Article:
Once an initial checkout has been made with Subversion, "switching" to a new tag/branch is very efficient, using only the deltas between the two versions of the remote repository, rather than a time-consuming fresh checkout. This is a great feature. However, for very large projects the initial checkout from a remote repository can be quite time consuming while all files are transferred to the local working copy. This initial checkout could be optimized using a modified version of a caching DAV filesystem that transfers files either on-demand or predictively, and also integrates the .svn directories used by the client. From the client's perspective, such as command line, RapidSVN, TortoiseSVN, etc, the filesystem appears identical to the copy-everything-first scenario. From the user's perspective, initial checkout is a lot faster, and the real cost of the initial checkout is amortized over many svn operation as the user interacts with the working copy. Exposure of this feature might be as simple as a single argument to the checkout command. For example: svn co -dynamic ... Of course, the initial checkout is pinned to a specific version of the repository, so the contents of subdirectories is predictable, even if they are requested much later. As for implementation, the davfs module for mounting webdav servers on Linux might provide a useful starting point. On NTFS, reparse points are probably a big part of the answer.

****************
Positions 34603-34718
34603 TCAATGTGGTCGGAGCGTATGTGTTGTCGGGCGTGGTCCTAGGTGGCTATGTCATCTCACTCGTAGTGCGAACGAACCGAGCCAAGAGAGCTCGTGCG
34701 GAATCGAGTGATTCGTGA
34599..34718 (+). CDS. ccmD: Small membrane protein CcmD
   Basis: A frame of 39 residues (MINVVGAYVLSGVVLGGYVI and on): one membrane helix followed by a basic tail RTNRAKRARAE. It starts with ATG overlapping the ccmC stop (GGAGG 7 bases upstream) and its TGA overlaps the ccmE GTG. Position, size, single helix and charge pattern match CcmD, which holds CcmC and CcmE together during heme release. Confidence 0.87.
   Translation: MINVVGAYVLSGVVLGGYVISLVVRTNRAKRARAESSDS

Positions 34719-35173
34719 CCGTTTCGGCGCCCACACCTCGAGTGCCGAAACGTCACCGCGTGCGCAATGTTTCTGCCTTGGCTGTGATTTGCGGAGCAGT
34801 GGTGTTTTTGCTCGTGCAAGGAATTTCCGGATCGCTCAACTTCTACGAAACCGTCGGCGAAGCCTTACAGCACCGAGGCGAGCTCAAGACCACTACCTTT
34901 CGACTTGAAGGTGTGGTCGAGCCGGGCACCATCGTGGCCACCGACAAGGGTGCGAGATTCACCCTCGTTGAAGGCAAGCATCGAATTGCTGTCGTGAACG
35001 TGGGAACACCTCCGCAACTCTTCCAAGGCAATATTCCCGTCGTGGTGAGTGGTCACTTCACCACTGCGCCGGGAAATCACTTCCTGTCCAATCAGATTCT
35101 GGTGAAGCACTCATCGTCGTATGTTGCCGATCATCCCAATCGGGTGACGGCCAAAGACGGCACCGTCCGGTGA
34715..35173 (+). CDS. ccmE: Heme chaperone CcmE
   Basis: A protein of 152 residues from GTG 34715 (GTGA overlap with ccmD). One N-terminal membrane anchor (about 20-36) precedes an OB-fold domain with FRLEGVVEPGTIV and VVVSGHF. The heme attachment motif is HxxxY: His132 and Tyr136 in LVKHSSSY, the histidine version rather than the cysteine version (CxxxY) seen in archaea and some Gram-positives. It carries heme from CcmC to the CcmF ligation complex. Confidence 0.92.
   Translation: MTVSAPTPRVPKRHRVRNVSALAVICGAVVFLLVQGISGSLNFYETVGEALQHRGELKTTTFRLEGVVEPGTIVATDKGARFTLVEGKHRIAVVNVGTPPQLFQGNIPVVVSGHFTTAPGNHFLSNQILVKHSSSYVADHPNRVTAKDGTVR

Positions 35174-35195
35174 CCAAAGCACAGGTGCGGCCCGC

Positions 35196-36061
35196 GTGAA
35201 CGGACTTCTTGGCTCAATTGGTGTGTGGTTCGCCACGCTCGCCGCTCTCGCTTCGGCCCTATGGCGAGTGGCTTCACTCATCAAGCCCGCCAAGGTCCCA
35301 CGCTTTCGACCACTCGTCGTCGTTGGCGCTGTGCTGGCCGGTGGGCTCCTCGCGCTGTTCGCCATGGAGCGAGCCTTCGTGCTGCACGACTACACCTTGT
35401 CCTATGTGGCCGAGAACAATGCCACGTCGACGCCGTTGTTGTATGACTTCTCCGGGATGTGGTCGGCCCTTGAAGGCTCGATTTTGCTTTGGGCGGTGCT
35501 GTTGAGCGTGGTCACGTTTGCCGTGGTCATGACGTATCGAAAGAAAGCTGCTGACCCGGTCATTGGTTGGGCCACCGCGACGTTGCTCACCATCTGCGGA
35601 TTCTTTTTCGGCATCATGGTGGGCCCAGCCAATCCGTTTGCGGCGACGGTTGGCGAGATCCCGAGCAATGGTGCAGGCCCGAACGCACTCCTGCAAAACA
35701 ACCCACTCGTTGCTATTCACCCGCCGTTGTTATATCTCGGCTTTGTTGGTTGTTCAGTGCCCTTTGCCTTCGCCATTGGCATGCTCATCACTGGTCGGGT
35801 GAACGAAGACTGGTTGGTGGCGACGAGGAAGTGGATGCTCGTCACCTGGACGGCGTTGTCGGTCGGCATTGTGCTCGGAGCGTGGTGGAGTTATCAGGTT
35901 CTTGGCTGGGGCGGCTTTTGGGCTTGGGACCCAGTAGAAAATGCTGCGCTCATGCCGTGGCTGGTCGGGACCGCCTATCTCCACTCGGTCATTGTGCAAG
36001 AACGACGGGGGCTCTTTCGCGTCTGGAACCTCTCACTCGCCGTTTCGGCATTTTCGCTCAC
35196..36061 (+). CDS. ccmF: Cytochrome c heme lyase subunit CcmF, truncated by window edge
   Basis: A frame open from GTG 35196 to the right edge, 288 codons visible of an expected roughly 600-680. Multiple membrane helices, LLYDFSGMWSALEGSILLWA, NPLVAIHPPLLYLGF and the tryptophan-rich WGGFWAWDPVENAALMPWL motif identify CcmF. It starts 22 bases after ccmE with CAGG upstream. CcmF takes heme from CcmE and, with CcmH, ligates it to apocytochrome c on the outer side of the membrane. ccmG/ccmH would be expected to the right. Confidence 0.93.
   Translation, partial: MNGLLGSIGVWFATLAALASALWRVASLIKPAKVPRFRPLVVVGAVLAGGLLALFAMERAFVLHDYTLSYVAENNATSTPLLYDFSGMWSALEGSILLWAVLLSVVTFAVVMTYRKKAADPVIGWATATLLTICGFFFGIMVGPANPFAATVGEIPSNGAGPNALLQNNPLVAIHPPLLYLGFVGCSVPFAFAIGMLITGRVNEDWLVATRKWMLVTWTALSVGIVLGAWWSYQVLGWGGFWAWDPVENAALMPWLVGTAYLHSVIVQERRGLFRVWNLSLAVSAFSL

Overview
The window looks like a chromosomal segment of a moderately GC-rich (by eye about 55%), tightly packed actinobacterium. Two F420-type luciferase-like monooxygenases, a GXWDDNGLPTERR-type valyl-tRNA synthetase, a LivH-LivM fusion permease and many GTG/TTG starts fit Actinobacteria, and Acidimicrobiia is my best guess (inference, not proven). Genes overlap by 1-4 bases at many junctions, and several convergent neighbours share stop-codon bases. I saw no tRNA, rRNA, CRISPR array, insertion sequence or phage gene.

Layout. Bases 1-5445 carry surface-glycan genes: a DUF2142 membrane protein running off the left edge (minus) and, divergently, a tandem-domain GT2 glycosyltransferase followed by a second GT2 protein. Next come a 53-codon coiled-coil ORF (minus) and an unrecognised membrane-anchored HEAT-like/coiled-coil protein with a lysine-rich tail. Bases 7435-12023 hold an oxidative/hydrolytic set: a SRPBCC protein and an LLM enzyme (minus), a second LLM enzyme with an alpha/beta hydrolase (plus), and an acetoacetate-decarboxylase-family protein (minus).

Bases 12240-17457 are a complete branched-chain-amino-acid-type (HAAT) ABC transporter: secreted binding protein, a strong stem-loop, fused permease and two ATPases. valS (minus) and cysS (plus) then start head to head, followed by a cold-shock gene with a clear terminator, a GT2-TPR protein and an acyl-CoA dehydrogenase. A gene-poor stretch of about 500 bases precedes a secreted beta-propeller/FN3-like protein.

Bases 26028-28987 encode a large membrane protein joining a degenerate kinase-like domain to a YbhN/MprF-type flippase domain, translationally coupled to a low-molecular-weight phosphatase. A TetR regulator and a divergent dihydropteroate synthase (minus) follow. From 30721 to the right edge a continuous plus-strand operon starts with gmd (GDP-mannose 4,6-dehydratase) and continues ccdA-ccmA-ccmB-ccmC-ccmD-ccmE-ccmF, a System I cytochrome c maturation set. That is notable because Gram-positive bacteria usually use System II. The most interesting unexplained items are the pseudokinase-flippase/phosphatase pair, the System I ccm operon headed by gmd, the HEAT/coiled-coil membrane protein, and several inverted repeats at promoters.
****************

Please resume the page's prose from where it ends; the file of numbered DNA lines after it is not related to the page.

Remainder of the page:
Original issue reported by jfallows